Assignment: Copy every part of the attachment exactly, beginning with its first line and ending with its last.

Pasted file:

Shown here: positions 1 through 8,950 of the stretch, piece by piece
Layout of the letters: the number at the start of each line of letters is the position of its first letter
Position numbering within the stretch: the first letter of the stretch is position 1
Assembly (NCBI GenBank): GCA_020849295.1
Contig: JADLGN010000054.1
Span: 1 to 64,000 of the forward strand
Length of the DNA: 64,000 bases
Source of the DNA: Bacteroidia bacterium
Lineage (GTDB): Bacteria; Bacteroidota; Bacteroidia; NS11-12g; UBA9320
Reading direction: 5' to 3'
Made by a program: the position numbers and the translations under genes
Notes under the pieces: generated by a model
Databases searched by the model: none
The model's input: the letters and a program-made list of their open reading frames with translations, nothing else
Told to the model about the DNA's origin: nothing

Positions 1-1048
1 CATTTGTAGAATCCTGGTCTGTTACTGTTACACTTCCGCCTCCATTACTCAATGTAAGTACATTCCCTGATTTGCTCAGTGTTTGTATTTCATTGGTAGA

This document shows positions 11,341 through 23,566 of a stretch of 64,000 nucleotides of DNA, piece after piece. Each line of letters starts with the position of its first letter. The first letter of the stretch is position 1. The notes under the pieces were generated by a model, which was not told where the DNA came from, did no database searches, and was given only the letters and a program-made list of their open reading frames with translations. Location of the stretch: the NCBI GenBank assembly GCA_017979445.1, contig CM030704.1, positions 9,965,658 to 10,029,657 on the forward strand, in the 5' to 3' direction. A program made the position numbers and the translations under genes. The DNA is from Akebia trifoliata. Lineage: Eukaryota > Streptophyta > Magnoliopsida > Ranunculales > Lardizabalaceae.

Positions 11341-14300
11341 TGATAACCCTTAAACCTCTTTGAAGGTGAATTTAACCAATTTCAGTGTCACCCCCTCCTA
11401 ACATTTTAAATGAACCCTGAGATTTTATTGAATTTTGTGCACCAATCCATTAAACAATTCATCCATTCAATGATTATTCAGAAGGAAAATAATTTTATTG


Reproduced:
Shown here: positions 1 through 8,950 of the stretch, piece by piece
Layout of the letters: the number at the start of each line of letters is the position of its first letter
Position numbering within the stretch: the first letter of the stretch is position 1
Assembly (NCBI GenBank): GCA_020849295.1
Contig: JADLGN010000054.1
Span: 1 to 64,000 of the forward strand
Length of the DNA: 64,000 bases
Source of the DNA: Bacteroidia bacterium
Lineage (GTDB): Bacteria; Bacteroidota; Bacteroidia; NS11-12g; UBA9320
Reading direction: 5' to 3'
Made by a program: the position numbers and the translations under genes
Notes under the pieces: generated by a model
Databases searched by the model: none
The model's input: the letters and a program-made list of their open reading frames with translations, nothing else
Told to the model about the DNA's origin: nothing

Positions 1-1048
1 CATTTGTAGAATCCTGGTCTGTTACTGTTACACTTCCGCCTCCATTACTCAATGTAAGTACATTCCCTGATTTGCTCAGTGTTTGTATTTCATTGGTAGA

This document shows positions 11,341 through 23,566 of a stretch of 64,000 nucleotides of DNA, piece after piece. Each line of letters starts with the position of its first letter. The first letter of the stretch is position 1. The notes under the pieces were generated by a model, which was not told where the DNA came from, did no database searches, and was given only the letters and a program-made list of their open reading frames with translations. Location of the stretch: the NCBI GenBank assembly GCA_017979445.1, contig CM030704.1, positions 9,965,658 to 10,029,657 on the forward strand, in the 5' to 3' direction. A program made the position numbers and the translations under genes. The DNA is from Akebia trifoliata. Lineage: Eukaryota > Streptophyta > Magnoliopsida > Ranunculales > Lardizabalaceae.

Positions 11341-14300
11341 TGATAACCCTTAAACCTCTTTGAAGGTGAATTTAACCAATTTCAGTGTCACCCCCTCCTA
11401 ACATTTTAAATGAACCCTGAGATTTTATTGAATTTTGTGCACCAATCCATTAAACAATTCATCCATTCAATGATTATTCAGAAGGAAAATAATTTTATTG